Airbnb is one of the more well-known programs when it comes to finding accommodation. Instead of profiling bland and anonymous hotel rooms, it instead opts for the personal touch, which is people’s homes.
The owner of the home advertises a room for rent, per night, and some specify a maximum stay. The app has over 600,000 listings in more than 34,000 cities — so if you can’t find a place to stay, then perhaps it’s got something to do with you (just saying).
For the travellers on a budget, a hostel is normally the easiest place on the wallet to go to. Generally hostels are cheap, and have facilities such as washing machines and kitchens. The downside is that much of the time you’ll be sleeping in a dorm room with others, and if you get a snorer the chances of sleep may be zero.
Hostelworld helps to put you in touch with some of the best hostels, no matter where you are in the world. It covers over 35,000 hostels, bed and breakfast, and even hotels. You can download your bookings to Apple’s Passbook, and it integrates seamlessly with your Apple Watch.
You can’t book any accommodation with Foursquare, but what you CAN do is read reviews of places. After staying at a particularly fine establishment (or not), a Foursquare user can rate and review the place. To either recommend or warn, whatever the case may be.
It’s just one more option in your determination never to end up in some flea-ridden Godforsaken hellhole, where two little ghostly girls stand at the end of the hallway.
With a domain name to kill for, Hotels.com helps you to find your next port-of-call for the night. You can browse by a number of criteria, which is good because prices go from the reasonable “that’s quite good” range to the “are you kidding me?” end of the market.
The app offers “secret prices on select hotels, lower prices that are not available to anyone else” and you can even call customer service from within the app 24/7 if you are having problems. You can also sign up with Hotels.com Rewards and get one night free after collecting 10 nights. A bit like a Starbucks coffee card for your travels.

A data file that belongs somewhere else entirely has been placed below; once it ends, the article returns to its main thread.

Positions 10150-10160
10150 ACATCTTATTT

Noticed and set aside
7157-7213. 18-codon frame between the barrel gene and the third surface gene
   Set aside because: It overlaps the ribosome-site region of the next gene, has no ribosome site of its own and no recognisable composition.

This one has a hip chipmunk for a mascot, so what more do you need? Nothing. My work here is done. Bye.
Actually, I’d better also mention that the app has been lauded by such outlets such as Time Magazine (“50 Best iPhone Apps”), Macworld (“Don’t leave home without Hipmunk”), and Forbes (“the new gold standard in hotel searches”), so it should be pretty useful.
The app claims that it can get you a 60% discount on last-minute deals (last-minute being tonight). You can also see the usual guest reviews and star ratings, as well as a unique heat map, showing how close the hotel is to utilities such as shopping and dining.
This one benefits from name recognition, and judging by the iOS reviews, it seems they are doing something right (an average of 4 stars, and nearly 44,500 reviews). With over 225 million reviews on the TripAdvisor app, finding the right place to stay should be pretty easy.
The app allows you to download maps onto your phone for free, so getting lost finding your digs is a thing of the past. And this is another app which takes full advantage of your Apple Watch. You can save suggested places on your watch to peruse later.
With options such as Park Central, this app may be more suitable for the upper end of the market, for the users of solid gold iPhones who arrive in limousines. But there can be reasonably price offers too— $179 a night is probably not that bad if you want to treat yourself to a fancy hotel for a couple of nights.
Hotels give Hotel Tonight their unsold rooms, which translates into cheap prices and big savings. The company claims that booking takes 10 seconds — “3 taps and a swipe” — and all hotels are vetted and categorized, to ensure you know exactly what you’re getting yourself into.
And we’re right back in the lower end of the market with HostelBookers, who list 20,000 hostels, hotels, and bed & breakfasts in their directory. Lots of photos and maps for each place, and over one million user reviews. It’s hard to put a foot wrong with this app, and being hostels the prices are kind too.
You can book and pay for your nap nest securely through the HostelBookers app, while on the road, so you can leave it till the last minute to find somewhere to stay if you’re lazy like that.
HotelsByMe boasts more than 325,000 hotels worldwide “with special Internet rates”, and filters them with categories such as pet-friendly, hotel with pool and the all important price. You can pay in one of more than 17 currencies such as the mighty US dollar or the stuttering Euro.
If dealing with an anonymous app is getting you down, and you are pining for human contact, you can call a real live trained employee to do your booking. And have a chat with, I’m sure.
Couchsurfing is another app, similar to AirBnb, which tries to instill some personality and intimacy into where you stay for the night. As the name implies, you stay on someone’s couch for the night, perhaps along with the cat and the dog who are annoyed to have to share their space with a total stranger. Our Tina has previously written about the scheme, and she is a huge fan.
No fees are charged by the couch owner, as it is understood that when that person wants a couch to sleep on somewhere in the world, they will get one as well for gratis. You can filter which sofas are most suitable for you by means of references on the site (another word for reviews), and you can see if a certain user is currently accepting guests.
Which iOS apps do you use to find a room? Or does the cardboard box under the bridge hide some hidden advantages?